Stories About My Family & Friends
I hail from a large family. Like with all large families, indeed, any large group, rumors sometimes get spread around. In my family, we often find humor in the rumors and will even embellish upon them. Thank God our nieces and nephews have grown up with our sick, and even morbid, senses of humor.
When one of my brothers passed away, the rumor mill spit out that his ex-wife had probably murdered him in order to get his social security checks.
I was horrified that one of his children would suffer the pain and sting of such a comment while mourning their father’s death so I reached out to them. The first person I sent a text to was Jackie.
Me: I know your mother is bat shit crazy, but I hope you know she would not and did not kill your father.
Jackie: Yes, we know that.
We talked for a few minutes and she reiterated that no matter the bad taste in jokes, she knew it was just that and she did not take any offense.
Her younger brother Jason seems pretty flippant about such matters so I was sure he blew it off, but the oldest; Jerimi was just a tad bit more serious than the other two. I reached out to him as well, with the same message about their mother being bat shit crazy but not a murderer.
Two hours later, I get a reply back: I think you have the wrong number, but please continue. This promises to be interesting.
Me: This isn’t Jerimi?
Her: No. I’m not even a he. You must not talk to Jerimi very much, though, because I’ve had this number for a couple of months.
I’m digesting this new information. I can’t believe that little turd did not let me know he change phone numbers.
Her: Who are you?
Me: I’m Aunt Michelle. Who are you?
Her: I guess that makes me your niece, Brittany.
Me: I don’t have a niece Brittany.
Her: You do now.
Me: Well, welcome to the family. We’re a group of sick people who make sick jokes and have an uncouth sense of humor.
Her: With sick rumors. I feel welcome already.
I go silent for a few minutes as I check around and yes, Jerimi did change his phone number several months earlier. He’s aware of the rumor and thinks it’s laughable… as long as he’s okay I was fine. Meanwhile…
Her: Aunt Michelle, are you still there?
Her: Are you going to finish the story? Who is Jerimi?
Me: He’s my nephew – his father died a few days ago and someone in the family was joking around that his ex-wife probably killed him.
Her: Was my fake-daddy rich?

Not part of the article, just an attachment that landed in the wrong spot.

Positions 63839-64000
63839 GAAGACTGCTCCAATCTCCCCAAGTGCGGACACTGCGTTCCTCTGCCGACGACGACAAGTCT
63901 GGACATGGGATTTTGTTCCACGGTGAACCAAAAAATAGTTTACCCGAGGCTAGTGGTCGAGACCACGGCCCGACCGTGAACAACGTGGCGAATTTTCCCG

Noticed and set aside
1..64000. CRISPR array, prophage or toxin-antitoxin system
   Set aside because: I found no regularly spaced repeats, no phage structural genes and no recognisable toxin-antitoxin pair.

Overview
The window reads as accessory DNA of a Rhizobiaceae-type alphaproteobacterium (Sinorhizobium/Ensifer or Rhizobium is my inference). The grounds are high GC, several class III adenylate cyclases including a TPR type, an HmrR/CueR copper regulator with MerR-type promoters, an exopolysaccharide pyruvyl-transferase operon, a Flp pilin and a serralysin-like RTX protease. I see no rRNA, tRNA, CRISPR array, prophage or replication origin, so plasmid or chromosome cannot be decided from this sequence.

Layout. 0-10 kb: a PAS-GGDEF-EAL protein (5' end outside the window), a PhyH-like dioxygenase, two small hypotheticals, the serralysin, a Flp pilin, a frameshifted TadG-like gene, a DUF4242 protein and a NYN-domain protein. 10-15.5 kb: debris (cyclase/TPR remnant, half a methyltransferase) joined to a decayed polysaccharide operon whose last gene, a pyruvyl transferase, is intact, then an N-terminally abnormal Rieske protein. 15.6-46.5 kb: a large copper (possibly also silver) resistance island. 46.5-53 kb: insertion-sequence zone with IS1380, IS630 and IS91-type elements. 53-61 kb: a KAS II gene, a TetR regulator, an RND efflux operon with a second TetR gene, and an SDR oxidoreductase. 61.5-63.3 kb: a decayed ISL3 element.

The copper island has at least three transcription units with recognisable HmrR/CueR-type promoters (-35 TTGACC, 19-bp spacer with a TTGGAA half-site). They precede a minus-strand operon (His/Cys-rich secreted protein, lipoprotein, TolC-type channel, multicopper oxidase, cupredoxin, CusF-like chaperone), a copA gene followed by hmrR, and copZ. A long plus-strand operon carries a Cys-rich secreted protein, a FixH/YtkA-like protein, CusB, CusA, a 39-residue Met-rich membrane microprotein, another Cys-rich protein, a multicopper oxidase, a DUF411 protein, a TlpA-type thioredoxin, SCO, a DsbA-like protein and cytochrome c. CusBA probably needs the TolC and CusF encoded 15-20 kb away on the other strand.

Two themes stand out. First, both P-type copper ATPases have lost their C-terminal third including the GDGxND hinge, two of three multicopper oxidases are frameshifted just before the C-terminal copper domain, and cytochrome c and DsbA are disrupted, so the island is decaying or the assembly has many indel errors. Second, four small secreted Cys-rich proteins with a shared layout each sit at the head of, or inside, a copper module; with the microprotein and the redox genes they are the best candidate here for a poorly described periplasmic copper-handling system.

Me: LOL No!
Her: Why would fake-mama kill him then?
Me: For his Social Security checks.
Her: I need to have a talk with fake-mama. That’s just plain stupid to kill someone for their social security check.
Me: She didn’t do it, though.
Her: How did fake-daddy die then?
Me: He likely had a heart attack (which it turned out later that is what happened).
This exchange went on for a couple of hours with the two of us going back and forth. It was hilarious and she was a good sport about me getting the wrong number. I promised to keep her informed if anything else happened.
In the end, we both agreed: There’s nothing like other family’s dramas to help you cope with your own.
While keeping my granddaughter one day, a commercial came on the TV about pies; I think it was Sara Lee or something. I call my granddaughter, Angel Pie.
I didn’t think anything of that, though, when I said to her, “I love it, pies!”
She stopped what she was doing and said, “Your favorite is Angel Pie.”
Later, the same day, after my husband came in, I stretched out on the couch and apparently, I nodded off. I awoke to something being forcefully jammed into my mouth and my Angel Pie’s tiny voice saying, “Here, Momo, you need your passy!”
It was a toy pacifier from one of her dolls that she was trying to stick into my mouth.
This child is a mess! I adore her, though. She certainly keeps me in chuckles.
I was keeping my granddaughter (she's 3) and I had received a package in the mail. She asked if she could open it and I told her yes.
"This is for me?" she asked as she stuck her little hand in the now open bag.
"If you want to be," I answered.
"What is it?"
She pulls it out and then opens the package it is in and puts it on... she decided it was too big for her
We had a lunch date with someone who has a difficult time walking and often resorts to her cane for support. We were supposed to meet with her for lunch one afternoon on Front Street (Her, my husband, and me). We had decided the River Room would be our meeting spot.
My husband suggested she just pull up, get out, and just let him park her car for her so, she would not have that far to walk. I thought it was quite a thoughtful idea so I called her.
As the phone is ringing, she drives by and my husband says, “There she goes.”
She doesn’t answer so, I call again. “There she goes again,” my husband announces. She’s still not answering so I call a third time.